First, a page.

And really, one might say, why bother surrounding yourself with anyone? Though trudging through the snow alone is admirable, I was told by my respected friend – one who once walked down the path alone; experiencing an episode of belief possibly denounced delusion – sometimes it’s better to open up to someone else. Because just as lone pairs of electrons remain in constant fight, you will remain in constant deprivation of a basic necessity. We as human being are social creatures after all, and to deny that is to handicap yourself. For it’s the companion cells that keep the phloem alive, and it’s the bonds that water molecules form with each other that keep them going through the xylem; we need people to move forward.

And as I have told my friends before, focus on the facts, leave assumptions behind and look in a mirror – for you are living for yourself; living for others is not living at all. And though you may have time, you may use time to change: make sure you don’t run out of time.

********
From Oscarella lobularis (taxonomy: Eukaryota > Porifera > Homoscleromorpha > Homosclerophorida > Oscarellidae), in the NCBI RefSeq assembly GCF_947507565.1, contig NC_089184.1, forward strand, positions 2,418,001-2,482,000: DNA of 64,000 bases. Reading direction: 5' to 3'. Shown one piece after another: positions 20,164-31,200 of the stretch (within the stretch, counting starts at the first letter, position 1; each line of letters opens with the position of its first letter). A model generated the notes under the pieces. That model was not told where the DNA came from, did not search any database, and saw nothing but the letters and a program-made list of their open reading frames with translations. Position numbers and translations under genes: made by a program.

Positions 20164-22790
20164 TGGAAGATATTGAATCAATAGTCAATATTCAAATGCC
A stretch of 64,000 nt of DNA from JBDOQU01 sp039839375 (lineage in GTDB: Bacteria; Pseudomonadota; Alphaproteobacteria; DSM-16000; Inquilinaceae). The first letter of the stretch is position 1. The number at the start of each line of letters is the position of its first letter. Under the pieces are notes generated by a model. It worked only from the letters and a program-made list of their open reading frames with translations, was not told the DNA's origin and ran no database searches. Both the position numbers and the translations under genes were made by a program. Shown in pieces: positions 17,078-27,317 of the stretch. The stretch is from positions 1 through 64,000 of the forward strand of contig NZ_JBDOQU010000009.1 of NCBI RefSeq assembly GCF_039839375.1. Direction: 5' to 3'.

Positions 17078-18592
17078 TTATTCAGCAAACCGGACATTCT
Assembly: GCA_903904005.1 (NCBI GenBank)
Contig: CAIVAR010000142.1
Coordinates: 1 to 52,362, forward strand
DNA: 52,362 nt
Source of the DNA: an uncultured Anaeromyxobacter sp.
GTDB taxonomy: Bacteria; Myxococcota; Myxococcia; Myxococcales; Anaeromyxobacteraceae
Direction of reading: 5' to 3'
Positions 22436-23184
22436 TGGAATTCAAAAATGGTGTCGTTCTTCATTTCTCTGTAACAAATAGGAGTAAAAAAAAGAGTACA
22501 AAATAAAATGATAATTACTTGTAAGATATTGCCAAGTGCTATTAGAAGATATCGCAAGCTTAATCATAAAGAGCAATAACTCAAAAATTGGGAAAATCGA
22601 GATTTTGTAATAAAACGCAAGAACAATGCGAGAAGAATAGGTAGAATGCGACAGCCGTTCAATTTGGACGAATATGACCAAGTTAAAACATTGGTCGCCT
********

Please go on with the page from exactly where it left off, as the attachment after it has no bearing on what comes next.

Shaz – 6.1


Concord offered a ‘staycation’ over Christmas for those boarders who weren’t able to return home. My mother did not want to expose me to the virus by taking flights and going to airports, so I remained in campus for the entire month.

It was quite a lonely time for me. All of my closest friends had returned to their home country, but I remained in Concord instead. Time differences did not allow us to call often, leaving me alone without family or friends with me. I had found some people I could be with, but it simply just wasn’t the same. Every time I went out, it would be bleak and gloomy, with barely any sunshine or light. I would jog in the windy night in hopes of escaping the biting frost, and feeling chills inside me, I thought: